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January 2019

EU: Authorities with access to Passenger Name Record (PNR) data in each Member State: List of competent authorities referred to in Article 7 of Directive (EU) 2016/681 of the European Parliament and of the Council of 27 April 2016 on the use of Passenger Name Record (PNR) data for the prevention, detection, investigation and prosecution of terrorist offences and serious crime (6 June 2018, pdf):

"This list reflects the authorities entitled, in each Member State, to request or receive PNR data or the result of processing those data from their national Passenger Information Unit (PIU) or for the purpose of Article 9(3) of Directive (EU) 2016/681 directly from the PIU of any other Member State only when necessary in cases of emergency"

UK: Grayling under fire as serious crimes committed on parole soar by 50% (The Guardian, link):

"The number of rapes, murders and other serious crimes committed by offenders on parole has risen by more than 50% since reforms to probation were introduced four years ago, according to official data that has triggered calls for the government to rethink its plans for another shake-up of the service.

Serious further offence reviews – which take place when a convicted offender under supervision is charged with another serious offence (SFO) – rose from 409 in the year before the 2014 reforms to 627 in the 12 months up to last April.

The new figures for England and Wales – which were shared with Plaid Cymru’s justice spokeswoman, Liz Saville Roberts – come as it emerges that coroners have taken the highly unusual decision to reopen inquests into three people killed by offenders under supervision, a move that is expected to expose systemic flaws in the probation service."

MOLDOVA-ECHR: Activist’s conviction for using sculptures of genitals to protest against corruption was “manifestly disproportionate” (press release, pdf):

"In today’s Chamber judgment in the case of Mãtãsaru v. the Republic of Moldova (application no. 69714/16) the European Court of Human Rights held, unanimously, that there had been: a violation of Article 10 (freedom of expression) of the European Convention on Human Rights.

The case concerned the applicant’s conviction for demonstrating in front of the Prosecutor General’s Office with obscene sculptures. His sculptures likening public officials to genitals were intended to draw attention to corruption and political control over the Prosecutor’s Office. The courts found that his actions had been “immoral” and offensive for the senior prosecutors and politicians he had targeted. He was given a two-year suspended prison sentence."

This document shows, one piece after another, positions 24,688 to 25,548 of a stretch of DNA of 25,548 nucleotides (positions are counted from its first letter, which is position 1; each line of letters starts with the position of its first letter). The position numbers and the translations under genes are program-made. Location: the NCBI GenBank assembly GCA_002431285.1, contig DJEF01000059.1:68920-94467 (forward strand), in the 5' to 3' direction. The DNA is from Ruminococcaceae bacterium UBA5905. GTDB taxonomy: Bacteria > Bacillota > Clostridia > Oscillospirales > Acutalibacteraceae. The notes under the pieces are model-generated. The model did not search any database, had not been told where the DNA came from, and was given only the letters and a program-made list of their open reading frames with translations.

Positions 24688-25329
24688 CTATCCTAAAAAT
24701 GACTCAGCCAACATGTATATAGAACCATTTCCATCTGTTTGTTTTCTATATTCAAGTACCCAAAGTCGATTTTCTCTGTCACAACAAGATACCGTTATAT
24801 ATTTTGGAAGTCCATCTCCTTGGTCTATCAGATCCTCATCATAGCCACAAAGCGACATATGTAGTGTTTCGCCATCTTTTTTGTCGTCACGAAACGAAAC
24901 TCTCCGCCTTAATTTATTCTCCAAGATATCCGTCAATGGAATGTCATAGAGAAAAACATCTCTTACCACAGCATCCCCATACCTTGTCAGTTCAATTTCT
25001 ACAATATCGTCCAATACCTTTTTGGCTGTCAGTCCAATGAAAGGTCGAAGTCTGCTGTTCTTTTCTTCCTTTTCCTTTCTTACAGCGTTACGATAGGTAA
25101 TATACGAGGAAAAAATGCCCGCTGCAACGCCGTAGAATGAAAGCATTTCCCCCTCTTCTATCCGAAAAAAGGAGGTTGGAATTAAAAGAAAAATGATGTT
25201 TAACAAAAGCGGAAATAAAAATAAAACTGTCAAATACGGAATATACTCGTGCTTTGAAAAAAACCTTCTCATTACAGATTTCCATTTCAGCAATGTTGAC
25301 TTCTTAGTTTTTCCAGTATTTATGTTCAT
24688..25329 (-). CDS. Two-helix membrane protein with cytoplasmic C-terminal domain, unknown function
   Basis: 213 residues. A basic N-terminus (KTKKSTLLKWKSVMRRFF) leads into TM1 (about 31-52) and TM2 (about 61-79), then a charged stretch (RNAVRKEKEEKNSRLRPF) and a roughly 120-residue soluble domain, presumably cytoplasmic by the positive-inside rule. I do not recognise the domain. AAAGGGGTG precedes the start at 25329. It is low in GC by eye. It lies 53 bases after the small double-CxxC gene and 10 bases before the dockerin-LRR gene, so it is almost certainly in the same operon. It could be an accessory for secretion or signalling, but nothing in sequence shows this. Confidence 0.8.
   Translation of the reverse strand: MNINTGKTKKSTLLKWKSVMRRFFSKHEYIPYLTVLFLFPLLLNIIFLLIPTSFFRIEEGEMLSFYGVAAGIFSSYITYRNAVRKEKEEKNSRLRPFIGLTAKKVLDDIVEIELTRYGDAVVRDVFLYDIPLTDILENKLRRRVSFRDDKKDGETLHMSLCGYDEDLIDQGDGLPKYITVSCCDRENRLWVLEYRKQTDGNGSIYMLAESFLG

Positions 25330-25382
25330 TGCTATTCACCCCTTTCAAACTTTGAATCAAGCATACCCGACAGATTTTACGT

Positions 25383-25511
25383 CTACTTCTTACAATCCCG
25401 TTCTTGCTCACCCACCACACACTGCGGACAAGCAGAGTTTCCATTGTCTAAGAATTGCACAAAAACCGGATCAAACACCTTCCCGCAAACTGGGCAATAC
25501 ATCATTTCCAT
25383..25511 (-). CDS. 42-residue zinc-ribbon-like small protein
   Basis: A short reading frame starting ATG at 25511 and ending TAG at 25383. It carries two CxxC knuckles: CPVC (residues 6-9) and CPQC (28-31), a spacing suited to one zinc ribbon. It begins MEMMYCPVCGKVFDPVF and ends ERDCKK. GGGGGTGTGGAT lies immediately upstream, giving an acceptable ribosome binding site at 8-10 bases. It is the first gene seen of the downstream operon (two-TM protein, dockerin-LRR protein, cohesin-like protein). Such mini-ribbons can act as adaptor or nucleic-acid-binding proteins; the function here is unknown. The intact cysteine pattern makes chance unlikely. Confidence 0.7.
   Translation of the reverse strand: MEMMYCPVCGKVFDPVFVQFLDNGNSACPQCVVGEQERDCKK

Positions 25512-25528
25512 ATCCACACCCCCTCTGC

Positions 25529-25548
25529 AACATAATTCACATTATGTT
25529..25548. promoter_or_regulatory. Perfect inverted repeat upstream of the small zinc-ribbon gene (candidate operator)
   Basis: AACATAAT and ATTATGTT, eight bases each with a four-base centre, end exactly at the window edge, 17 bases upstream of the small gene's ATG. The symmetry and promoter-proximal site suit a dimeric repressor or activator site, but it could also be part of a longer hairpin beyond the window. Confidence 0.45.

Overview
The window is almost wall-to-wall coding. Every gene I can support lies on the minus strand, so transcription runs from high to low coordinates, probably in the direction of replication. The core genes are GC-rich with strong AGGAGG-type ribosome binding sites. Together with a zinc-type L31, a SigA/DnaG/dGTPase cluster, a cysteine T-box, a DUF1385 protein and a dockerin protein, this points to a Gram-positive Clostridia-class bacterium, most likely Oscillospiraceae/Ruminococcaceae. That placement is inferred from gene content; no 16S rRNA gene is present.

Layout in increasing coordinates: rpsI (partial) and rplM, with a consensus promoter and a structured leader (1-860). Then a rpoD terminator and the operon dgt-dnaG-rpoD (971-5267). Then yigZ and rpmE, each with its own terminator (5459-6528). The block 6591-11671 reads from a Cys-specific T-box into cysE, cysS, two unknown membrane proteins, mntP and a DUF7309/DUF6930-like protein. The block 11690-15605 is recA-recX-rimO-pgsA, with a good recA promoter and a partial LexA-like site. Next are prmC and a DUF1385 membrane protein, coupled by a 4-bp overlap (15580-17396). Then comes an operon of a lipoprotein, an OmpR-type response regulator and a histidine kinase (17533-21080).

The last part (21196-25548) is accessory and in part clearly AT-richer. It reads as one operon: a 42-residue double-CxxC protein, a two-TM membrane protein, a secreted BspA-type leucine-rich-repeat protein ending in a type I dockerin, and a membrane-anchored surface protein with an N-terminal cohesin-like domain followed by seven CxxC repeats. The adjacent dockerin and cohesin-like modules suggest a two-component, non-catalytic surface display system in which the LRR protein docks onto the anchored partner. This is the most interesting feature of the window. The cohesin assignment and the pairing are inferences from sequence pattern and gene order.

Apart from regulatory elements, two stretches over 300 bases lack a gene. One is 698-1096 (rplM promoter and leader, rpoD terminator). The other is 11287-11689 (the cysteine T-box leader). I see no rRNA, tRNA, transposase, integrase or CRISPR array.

State seeks ‘leapfrog appeal’ of landmark Dwyer ruling on data retention law (Irish Legal News, link):

"The State is to ask the Supreme Court to hear its appeal against a High Court ruling that sections of the Communications (Retention of Data) Act 2011 are inconsistent with EU law.

Brian Murray SC, for the State, told Mr Justice Tony O’Connor it intends to apply to the top court to hear “a leapfrog appeal” of the finding that convicted murderer Graham Dwyer is entitled to certain limited declarations concerning provisions of Ireland’s data retention laws.

It is believed that the appeal of the finding in Dwyer’s favour could be heard by the Supreme Court sometime in the next 12 months."

See: High Court strikes down Ireland's data retention regime (Statewatch News, 10 December 2018)

EU: Bulgaria and Hungary are undermining the rule of law with "European supervision"

According to analyses published earlier this month by the website Verfassungsblog, the Bulgarian and Hungarian governments are undermining the rule of law and the independence of the judiciary whilst obtaining nominal approval for their actions from institutions such as the European Commission, the European Court of Human Rights and the Council of Europe's Venice Commission (formally known as the European Commission for Democracy through Law).

PSNI agrees to publish policy on biometric data retention in court case settlement (Irish Legal News, link):

"The PSNI will publish a formal public policy on its retention of biometric data after settling a case brought by the Northern Ireland Human Rights Commission (NIHRC).

The NIHRC issued judicial review proceedings against the PSNI in December 2017 on behalf of an individual who wanted them to erase fingerprints and DNA retained after the individual was arrested in 2009.